MURDER MOST FOUL
The title of this post, "Murder most foul," is a dumb expression. It implies that there's such a thing as "murder not-very foul" and "murder quite pleasant actually." Where did it come from, I wonder? But I digress.
I've killed three small children in this past week.
It's a criminal act, I confess, but let me at least expostulate on the circumstances before you call in the authorities. (Not that I'm so hot on the authorities at the moment, based on a book I'm in the middle of reading, but that's for another post, at another time.)
I drowned them. All three of them. Two boys and a girl, all under the age of three. One was just this morning, a lovely, cheerful, smiling little boy named Nolan. Just wrung the life right out of him.
Well, come on, honestly? They were CHILDREN. Nasty little things. Don't tell me you've never had the desire to strangle some noisy, poorly-behaved little creature until the light went out of its eyes. They're evil. I mean literally evil. Filled with sin, our faith tells us, and stuck in a condition of sin no matter what they do. They deserve to die.
Not that many of them grow up to be much better. Adults can be just as awful, but most of THEM can be reasoned with, at least. Besides, the little ones are easier to kill. Sure, some of them squirm a little, and some of them scream holy terror, but under a couple of inches of water, the screaming isn't so loud anymore, is it?
So I put them to death. Three of them. In the last week. Probably the best thing I did in that time period, too.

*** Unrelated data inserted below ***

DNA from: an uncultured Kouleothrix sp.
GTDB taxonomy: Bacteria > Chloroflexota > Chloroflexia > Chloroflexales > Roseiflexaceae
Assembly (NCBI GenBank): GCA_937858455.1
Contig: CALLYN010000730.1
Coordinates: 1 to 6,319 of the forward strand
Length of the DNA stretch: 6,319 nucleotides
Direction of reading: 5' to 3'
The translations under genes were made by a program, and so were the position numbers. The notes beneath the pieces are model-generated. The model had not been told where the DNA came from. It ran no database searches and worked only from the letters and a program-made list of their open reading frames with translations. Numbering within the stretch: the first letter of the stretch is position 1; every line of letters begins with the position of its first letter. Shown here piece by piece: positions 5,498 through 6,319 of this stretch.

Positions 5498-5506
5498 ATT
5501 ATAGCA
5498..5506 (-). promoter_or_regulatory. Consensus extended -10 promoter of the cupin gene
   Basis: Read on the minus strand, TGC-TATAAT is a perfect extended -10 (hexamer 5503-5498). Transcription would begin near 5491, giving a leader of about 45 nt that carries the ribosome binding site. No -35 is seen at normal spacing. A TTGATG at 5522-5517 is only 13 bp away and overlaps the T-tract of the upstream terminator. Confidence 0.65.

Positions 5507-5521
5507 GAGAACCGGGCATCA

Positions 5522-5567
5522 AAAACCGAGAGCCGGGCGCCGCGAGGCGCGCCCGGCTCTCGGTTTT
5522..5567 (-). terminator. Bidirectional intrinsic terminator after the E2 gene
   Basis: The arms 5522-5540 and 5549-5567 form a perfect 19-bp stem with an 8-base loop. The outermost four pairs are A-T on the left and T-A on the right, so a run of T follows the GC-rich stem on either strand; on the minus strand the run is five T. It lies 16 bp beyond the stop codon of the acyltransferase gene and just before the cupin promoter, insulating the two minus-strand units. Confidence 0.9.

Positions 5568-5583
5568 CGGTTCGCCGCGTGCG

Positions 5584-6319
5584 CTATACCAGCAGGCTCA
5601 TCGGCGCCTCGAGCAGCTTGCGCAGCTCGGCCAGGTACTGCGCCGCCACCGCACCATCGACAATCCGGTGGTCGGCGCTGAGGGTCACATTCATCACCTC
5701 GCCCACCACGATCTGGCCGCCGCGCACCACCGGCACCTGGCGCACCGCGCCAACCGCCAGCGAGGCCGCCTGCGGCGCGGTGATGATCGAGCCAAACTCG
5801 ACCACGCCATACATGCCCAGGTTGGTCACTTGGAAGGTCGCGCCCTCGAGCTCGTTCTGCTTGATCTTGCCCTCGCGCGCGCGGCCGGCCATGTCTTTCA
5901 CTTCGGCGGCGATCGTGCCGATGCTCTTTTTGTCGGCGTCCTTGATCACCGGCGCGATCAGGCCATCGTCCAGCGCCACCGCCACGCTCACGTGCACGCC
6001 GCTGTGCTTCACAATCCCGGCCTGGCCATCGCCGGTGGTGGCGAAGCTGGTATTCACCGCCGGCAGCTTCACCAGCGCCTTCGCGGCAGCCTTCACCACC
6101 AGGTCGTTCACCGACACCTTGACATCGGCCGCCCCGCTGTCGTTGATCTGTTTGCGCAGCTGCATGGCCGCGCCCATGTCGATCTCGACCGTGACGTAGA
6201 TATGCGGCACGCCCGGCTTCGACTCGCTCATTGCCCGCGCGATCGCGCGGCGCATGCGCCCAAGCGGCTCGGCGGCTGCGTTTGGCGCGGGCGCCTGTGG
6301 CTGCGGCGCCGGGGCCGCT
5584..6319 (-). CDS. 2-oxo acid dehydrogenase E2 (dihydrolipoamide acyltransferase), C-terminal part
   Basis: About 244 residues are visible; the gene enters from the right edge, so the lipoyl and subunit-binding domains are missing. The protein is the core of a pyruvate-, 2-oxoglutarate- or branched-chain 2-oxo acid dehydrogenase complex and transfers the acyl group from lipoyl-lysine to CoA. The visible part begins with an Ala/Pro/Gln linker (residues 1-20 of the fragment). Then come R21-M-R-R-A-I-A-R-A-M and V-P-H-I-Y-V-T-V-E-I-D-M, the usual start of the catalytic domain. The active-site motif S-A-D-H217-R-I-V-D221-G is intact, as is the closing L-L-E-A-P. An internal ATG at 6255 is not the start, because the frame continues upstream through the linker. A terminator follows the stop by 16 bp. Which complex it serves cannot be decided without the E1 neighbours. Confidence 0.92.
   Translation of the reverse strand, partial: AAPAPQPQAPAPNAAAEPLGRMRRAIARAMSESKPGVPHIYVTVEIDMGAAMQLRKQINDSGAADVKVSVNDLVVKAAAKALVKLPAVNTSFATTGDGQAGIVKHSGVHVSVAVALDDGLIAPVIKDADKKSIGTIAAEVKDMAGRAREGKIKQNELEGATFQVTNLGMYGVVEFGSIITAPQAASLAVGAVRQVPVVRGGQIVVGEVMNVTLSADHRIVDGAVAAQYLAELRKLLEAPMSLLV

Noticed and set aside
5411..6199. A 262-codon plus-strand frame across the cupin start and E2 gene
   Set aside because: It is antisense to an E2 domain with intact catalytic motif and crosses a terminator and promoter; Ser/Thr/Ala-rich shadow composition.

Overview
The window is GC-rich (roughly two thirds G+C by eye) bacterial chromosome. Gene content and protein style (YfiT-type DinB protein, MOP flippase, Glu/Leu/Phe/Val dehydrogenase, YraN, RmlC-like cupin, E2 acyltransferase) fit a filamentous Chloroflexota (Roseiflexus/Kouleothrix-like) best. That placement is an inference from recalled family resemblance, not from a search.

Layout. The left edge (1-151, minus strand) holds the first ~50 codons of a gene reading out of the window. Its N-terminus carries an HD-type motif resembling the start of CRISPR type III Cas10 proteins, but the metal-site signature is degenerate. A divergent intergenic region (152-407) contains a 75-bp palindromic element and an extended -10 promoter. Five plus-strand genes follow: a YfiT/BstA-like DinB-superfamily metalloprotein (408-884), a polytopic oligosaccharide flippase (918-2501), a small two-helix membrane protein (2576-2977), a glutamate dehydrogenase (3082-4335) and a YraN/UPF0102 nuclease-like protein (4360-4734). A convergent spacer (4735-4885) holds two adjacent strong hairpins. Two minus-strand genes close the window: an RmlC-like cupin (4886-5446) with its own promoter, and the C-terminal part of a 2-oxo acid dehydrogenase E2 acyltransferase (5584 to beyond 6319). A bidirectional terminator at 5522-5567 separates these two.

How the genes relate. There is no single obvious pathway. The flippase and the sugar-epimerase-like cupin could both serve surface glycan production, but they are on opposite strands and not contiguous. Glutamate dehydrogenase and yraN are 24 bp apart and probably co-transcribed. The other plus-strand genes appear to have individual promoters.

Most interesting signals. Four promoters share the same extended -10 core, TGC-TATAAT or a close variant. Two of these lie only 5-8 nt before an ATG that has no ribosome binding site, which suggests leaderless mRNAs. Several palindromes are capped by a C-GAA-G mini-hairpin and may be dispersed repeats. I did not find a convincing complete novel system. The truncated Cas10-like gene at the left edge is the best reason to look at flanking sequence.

Well, maybe the second best thing. I got to serve as a midwife this week, too, and that was pretty neat. Sure, midwifery is a pretty uncommon job for a 35-year old guy in our society, but it is one I delight in nonetheless. It's better even than killing the little brats.
There was this lovely little girl that I had the privilege of helping usher into this world. She's going to grow up to be quite something. Even little, just-born ones have the instinct to reach out and grasp something in those tiny hands. She just wanted to grab on to anything she could get at. A smart one, that little girl. She'll probably be a handful for her parents.
New life is a beautiful, wondrous thing. A holy thing. It's hard to understand how God accomplishes it. Well, not that we do understand. I mean, we can scientifically make sense of the biological components, but where does that spark of life come from, that in-breathing of God's spirit into each new person? Made in the image of God, which means God must be breathtakingly beautiful.
It's a messy thing, too, I have to admit. Fluids of all kinds. Watery, and then oily, and a lot of it... Well, that's maybe too much information.
In any case, in order to be full in my reporting, I should say that I also helped give birth to two little boys. One had the most delightful little smile. I think his name was Nolan, actually. Interesting coincidence, that...
* * *
What would it be like if we talked honestly about Baptism, if we used language to describe what's really happening there, and named and claimed what God is really doing to us? I wonder. Would they stop being something that caused whole families to gather around, including people who have never been in a church since their own Baptism, to have punch and cake afterwards? Would we do it in secret, with fear and trembling? Would we do it at all, like Christians in the second and third centuries, waiting until the last possible moment for fear of the repercussions?
It is something worth celebrating. But it's something a lot bigger and more awe-inspiring than our celebrations usually allow for. Something that shakes me to the core. To think that God does this! To me! Every moment of every day! And as a pastor, to think that I can share this wonderful, fearful, awesome gift with others.
In any case, to Lucas, Arianna, and Nolan, happy Baptismal birthday. Welcome to the Body of Christ.